Toshiba Debuts Read Optimized, 19nm Enterprise SSDs

By Pedro Hernandez

Toshiba is looking to give enterprise storage workloads a cost-effective boost with its new read-optimized solid-state drives.

Toshiba has expanded its enterprise SSDs portfolio with the new PX03SN series. Aimed at "read-intensive" workloads, the 2.5-inch drives sport a SAS 3.0 interface (12.0 Gbps) and capacities ranging from 200 GB to 1.6 TB.

Suitable for "online transactions, cloud computing, online gaming and big data analytics," according to Toshiba, PX03SN SSDs are a low-cost means of enjoying the fast data transfer rates of flash-based storage without paying a premium.

PX03SN SSDs are based on 19nm MLC NAND flash chips. Supporting one complete drive write per day (DWPD) for at least five years, they are positioned as a budget-friendly alternative to the company's eMLC-based hardware, including its enterprise endurance SSD line, the X02SS series, which can tolerate up to 30 DWPDs, and its mainstream enterprise offering, the PX02SM series with 10 DWPD.

Keeping to the product's purpose, input-output operations per second (IOPS) are heavily skewed toward the read side of the performance spectrum. PX03SN flash drives deliver 130,000 sustained IOPS in 4k random read speeds and 26,000 IOPS in 4k random reads.

Mean time between failure is rated at 2 million hours. The 'Q' and 'U' (PX03SNQ) versions of the SSD includes additional security features, namely built-in encryption and an instant-erase, drive sanitization option. All models feature power loss protection safeguards that retain data in the event of an outage. PX03SN SSDs are scheduled to start shipping this month.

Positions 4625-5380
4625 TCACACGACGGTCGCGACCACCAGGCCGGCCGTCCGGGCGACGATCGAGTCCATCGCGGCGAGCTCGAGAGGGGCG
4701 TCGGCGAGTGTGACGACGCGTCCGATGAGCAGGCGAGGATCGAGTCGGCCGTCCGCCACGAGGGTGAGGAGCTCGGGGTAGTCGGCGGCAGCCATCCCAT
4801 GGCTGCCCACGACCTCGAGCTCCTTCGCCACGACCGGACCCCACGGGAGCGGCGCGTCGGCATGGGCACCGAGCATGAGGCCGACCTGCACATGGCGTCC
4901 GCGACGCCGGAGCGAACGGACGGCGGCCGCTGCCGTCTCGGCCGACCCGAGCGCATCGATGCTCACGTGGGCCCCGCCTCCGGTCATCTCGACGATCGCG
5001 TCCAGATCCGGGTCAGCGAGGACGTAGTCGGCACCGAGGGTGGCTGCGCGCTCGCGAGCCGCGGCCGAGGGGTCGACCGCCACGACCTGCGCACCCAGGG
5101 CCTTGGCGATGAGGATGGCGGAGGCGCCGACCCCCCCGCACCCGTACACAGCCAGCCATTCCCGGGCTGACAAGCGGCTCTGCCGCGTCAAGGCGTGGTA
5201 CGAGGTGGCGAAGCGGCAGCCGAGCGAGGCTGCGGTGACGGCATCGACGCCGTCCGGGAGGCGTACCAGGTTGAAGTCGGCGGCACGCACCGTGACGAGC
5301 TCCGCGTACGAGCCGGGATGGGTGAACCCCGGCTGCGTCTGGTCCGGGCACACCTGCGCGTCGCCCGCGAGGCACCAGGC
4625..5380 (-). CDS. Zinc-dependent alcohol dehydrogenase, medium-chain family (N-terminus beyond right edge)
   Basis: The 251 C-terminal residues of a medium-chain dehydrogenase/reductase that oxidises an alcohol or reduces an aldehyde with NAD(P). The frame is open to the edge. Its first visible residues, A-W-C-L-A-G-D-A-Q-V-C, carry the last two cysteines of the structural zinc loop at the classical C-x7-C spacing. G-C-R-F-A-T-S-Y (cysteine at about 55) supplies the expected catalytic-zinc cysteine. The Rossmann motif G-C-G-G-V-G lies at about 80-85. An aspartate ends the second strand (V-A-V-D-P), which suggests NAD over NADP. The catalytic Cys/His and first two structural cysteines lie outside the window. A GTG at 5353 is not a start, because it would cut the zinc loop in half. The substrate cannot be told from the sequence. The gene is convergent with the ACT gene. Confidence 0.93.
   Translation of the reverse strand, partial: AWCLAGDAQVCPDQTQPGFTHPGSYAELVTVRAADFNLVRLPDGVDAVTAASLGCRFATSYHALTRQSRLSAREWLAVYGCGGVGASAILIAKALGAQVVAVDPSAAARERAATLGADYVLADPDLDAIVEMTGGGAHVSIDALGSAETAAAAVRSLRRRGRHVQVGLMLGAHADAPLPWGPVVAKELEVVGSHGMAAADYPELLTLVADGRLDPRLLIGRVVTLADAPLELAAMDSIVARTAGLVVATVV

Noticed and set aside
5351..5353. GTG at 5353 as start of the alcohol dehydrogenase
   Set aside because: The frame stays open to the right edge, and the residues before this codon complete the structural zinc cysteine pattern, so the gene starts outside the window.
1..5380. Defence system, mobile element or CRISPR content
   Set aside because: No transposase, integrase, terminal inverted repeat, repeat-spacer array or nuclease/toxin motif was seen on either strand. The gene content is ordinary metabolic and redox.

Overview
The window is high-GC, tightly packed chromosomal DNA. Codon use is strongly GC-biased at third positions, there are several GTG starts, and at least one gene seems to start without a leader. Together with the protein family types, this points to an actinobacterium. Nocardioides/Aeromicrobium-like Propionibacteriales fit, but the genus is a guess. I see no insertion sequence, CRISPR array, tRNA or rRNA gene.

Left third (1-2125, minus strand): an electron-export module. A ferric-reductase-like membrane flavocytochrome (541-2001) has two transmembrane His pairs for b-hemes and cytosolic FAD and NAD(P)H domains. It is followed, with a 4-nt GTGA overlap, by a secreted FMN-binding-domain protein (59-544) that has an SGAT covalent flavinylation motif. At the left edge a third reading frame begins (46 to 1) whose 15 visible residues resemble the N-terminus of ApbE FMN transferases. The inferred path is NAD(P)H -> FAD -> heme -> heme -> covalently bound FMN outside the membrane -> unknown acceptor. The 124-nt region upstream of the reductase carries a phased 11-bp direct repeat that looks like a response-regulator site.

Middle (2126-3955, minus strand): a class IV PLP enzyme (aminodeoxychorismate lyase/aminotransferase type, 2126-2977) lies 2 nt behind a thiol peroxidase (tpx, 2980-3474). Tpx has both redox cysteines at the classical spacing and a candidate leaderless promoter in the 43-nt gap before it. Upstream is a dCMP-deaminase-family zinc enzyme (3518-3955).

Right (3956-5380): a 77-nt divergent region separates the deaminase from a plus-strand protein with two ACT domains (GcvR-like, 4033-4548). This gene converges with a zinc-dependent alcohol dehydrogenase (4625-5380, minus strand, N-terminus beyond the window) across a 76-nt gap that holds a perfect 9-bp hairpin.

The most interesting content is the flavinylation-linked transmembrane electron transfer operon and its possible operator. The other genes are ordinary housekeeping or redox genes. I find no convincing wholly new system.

Toshiba's enterprise SSD portfolio may soon grow much bigger.

The electronics maker has offered to acquire OCZ, a San Jose, Calif.-based provider of SSDs and PCIe flash add-on cards, as part of the latter's bankruptcy proceedings. In a statement, OCZ revealed that it had "received an offer from Toshiba Corporation to acquire substantially all of the Company's assets in a bankruptcy proceeding."

The deal, expected to close if given the go-ahead by bankruptcy courts, also hinges on "the preservation of the value of the business, including the retention of employees," stated OCZ.

Toshiba, courtesy of its investments in Violin Memory, is also eyeing the burgeoning PCIe SSD and all-flash array markets. In March, the companies entered into an IP-sharing agreement that, according to Violin Memory CEO Don Basile, will enable the companies to "drive radical new economics that lead to the mass adoption of memory-based architectures."

Pedro Hernandez is a contributing editor at InfoStor. Follow him on Twitter @ecoINSITE.

Photo courtesy of Shutterstock.

This article was originally published on December 03, 2013